• HUD announced today that Ocala, Florida-based USA4SALE Network, Inc., has agreed to pay $15,000 to settle claims that it violated the FHA when it posted ads on its Web sites that discriminated against families with children by stating "No children, No kids." The company has also reportedly agreed to change the way its Web sites filter potentially discriminatory language, plus donate $7,500 to a HUD-funded state fair housing organization and $7,500 to a HUD-approved local fair housing group to cover the cost of the group's future fair housing advertisements.

Saturday, May 21, 2011

Landlords Settle Vicarious Liability Claims in Sexual Harassment Lawsuit

The U.S. Department of Justice (DOJ) settled claims against two landlord-defendants in connection with a lawsuit that contends the property manager they hired subjected female tenants at their Montgomery, Alabama apartment buildings to unwanted verbal and physical sexual advances, granted and denied tangible housing benefits based on gender, and took adverse action against female tenants when they refused or objected to his advances.

Although the landlords themselves didn't directly discriminate or sexually harass any tenants, the DOJ in its amended complaint argues that the landlords are vicariously liable under the Fair Housing Act (FHA) for the acts of their manager and agent, and also knew or should have known of the manager's discriminatory conduct but "failed to take reasonable preventive or corrective measures."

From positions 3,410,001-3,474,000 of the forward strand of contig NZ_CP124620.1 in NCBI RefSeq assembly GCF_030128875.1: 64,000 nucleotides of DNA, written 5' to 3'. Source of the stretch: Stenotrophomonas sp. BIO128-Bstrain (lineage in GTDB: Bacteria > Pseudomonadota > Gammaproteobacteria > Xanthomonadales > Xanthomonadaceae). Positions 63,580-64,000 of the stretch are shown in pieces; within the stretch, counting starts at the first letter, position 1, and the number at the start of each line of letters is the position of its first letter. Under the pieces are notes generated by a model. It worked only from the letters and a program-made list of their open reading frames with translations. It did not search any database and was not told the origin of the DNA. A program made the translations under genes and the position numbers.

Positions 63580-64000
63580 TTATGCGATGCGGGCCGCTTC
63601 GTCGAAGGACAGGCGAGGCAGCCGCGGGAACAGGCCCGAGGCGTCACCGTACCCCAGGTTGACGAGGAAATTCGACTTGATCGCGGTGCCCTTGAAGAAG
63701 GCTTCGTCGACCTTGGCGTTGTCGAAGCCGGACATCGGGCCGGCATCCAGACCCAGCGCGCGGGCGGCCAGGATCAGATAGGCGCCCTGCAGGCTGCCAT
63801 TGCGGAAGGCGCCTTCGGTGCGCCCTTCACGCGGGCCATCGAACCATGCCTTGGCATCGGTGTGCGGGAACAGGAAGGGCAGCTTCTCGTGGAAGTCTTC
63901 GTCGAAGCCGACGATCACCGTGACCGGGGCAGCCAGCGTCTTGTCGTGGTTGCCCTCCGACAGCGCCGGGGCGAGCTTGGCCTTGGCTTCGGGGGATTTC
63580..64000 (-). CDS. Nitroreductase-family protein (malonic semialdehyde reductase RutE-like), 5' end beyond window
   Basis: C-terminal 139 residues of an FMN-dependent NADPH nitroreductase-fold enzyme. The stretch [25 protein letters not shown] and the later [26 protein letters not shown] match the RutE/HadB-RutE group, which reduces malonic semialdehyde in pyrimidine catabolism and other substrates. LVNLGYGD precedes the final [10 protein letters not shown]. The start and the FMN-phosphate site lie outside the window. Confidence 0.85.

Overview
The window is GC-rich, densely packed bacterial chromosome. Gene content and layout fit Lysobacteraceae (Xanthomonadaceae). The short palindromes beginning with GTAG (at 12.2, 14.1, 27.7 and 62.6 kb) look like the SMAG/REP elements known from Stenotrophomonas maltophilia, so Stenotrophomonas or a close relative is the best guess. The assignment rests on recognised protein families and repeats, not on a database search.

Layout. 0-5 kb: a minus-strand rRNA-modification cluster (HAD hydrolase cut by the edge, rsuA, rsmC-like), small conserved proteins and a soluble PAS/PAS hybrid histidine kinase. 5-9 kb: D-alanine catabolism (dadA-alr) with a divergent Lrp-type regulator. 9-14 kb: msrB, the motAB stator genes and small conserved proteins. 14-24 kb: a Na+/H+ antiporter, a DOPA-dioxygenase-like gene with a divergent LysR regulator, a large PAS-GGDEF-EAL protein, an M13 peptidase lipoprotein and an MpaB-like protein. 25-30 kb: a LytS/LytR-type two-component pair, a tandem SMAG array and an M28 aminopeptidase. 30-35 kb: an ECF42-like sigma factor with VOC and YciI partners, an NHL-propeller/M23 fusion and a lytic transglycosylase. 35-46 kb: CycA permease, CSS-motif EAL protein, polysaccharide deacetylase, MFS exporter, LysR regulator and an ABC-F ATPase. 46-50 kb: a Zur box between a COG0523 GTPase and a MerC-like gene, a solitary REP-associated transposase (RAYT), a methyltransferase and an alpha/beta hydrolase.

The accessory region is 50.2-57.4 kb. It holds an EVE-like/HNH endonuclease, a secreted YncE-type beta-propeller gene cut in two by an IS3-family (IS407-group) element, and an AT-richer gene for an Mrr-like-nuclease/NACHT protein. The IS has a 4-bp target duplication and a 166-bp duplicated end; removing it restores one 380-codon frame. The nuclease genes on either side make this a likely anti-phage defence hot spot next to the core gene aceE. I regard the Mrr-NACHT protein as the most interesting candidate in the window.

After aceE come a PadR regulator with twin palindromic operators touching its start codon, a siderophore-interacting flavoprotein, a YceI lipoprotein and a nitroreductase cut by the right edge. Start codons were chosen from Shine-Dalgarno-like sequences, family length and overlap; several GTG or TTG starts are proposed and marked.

The partial consent decree, filed on May 12, requires the landlords to pay $33,000 into a victim fund to compensate women and $2,000 in a civil penalty. The landlords, who admitted no liability as part of the settlement, may continue their rental property business as long as they establish and follow non-discriminatory tenancy procedures, undergo fair housing training, and file reports with the government.

Do you believe these landlords got a fair deal? Should they be allowed to continue their rental property business?

What do you think?

Sunday, May 1, 2011

Discussing Fair Housing Liability and More in Stark County, Ohio


On April 26, the Stark County Real Estate Investors' Association (SCREIA) held its 2011 Real Estate Investor Showcase in Canton, Ohio, and I had the pleasure of appearing as the keynote speaker.

My presentation, "How to Protect Yourself and Your Property from Risk," based on my book, Every Landlord's Property Protection Guide (Nolo 2008) (paperback | Kindle), offers proactive steps that residential property owners and managers can take to shield themselves and their assets from loss.

It was particularly fitting that the Showcase was held in April, which is Fair Housing Month, since one important way to lower, if not avoid, liability is to become more familiar with housing discrimination laws. For instance, in addition to understanding your rights and obligations under the federal Fair Housing Act (FHA), property owners in Ohio must also learn about the state's similar law, which adds ancestry and military status as protected classes.

Many thanks to Program Chair Marilynn Doll (pictured in this photo collage) for inviting me to speak, and kudos to her and SCREIA for putting together such an informative and successful event.